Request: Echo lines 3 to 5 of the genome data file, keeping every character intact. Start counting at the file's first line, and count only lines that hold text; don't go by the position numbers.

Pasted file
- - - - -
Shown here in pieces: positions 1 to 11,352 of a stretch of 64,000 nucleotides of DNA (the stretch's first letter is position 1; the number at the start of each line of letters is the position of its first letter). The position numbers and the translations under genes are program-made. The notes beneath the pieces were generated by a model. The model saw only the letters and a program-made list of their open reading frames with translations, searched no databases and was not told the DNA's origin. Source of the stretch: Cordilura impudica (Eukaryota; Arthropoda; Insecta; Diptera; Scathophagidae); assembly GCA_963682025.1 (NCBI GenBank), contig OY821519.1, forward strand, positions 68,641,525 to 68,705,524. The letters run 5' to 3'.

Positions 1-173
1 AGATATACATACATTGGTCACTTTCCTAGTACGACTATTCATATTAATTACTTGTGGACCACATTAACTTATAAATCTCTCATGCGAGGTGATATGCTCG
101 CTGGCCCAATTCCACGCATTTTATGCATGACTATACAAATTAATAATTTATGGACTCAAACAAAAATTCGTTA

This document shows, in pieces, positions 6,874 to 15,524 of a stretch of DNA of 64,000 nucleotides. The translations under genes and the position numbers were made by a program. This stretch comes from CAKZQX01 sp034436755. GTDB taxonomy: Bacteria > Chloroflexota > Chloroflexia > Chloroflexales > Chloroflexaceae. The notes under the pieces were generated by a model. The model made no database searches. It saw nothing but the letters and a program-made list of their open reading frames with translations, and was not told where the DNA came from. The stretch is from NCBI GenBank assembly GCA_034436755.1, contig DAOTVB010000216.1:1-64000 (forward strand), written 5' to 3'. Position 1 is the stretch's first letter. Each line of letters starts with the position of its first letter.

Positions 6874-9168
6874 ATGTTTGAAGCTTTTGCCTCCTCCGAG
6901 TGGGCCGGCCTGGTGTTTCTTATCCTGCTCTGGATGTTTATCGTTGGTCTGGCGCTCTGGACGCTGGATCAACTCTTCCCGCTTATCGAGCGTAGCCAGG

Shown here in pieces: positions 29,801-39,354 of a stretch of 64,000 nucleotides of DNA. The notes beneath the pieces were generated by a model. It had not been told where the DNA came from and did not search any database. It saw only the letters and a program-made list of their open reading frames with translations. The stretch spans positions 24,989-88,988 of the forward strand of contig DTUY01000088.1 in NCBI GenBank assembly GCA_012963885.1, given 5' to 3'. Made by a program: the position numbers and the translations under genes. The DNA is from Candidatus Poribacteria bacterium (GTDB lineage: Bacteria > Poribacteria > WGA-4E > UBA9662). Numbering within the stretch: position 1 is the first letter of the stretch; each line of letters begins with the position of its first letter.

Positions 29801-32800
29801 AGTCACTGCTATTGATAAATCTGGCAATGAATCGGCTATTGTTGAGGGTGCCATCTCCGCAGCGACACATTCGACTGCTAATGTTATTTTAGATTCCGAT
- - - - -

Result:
1 AGATATACATACATTGGTCACTTTCCTAGTACGACTATTCATATTAATTACTTGTGGACCACATTAACTTATAAATCTCTCATGCGAGGTGATATGCTCG
101 CTGGCCCAATTCCACGCATTTTATGCATGACTATACAAATTAATAATTTATGGACTCAAACAAAAATTCGTTA

This document shows, in pieces, positions 6,874 to 15,524 of a stretch of DNA of 64,000 nucleotides. The translations under genes and the position numbers were made by a program. This stretch comes from CAKZQX01 sp034436755. GTDB taxonomy: Bacteria > Chloroflexota > Chloroflexia > Chloroflexales > Chloroflexaceae. The notes under the pieces were generated by a model. The model made no database searches. It saw nothing but the letters and a program-made list of their open reading frames with translations, and was not told where the DNA came from. The stretch is from NCBI GenBank assembly GCA_034436755.1, contig DAOTVB010000216.1:1-64000 (forward strand), written 5' to 3'. Position 1 is the stretch's first letter. Each line of letters starts with the position of its first letter.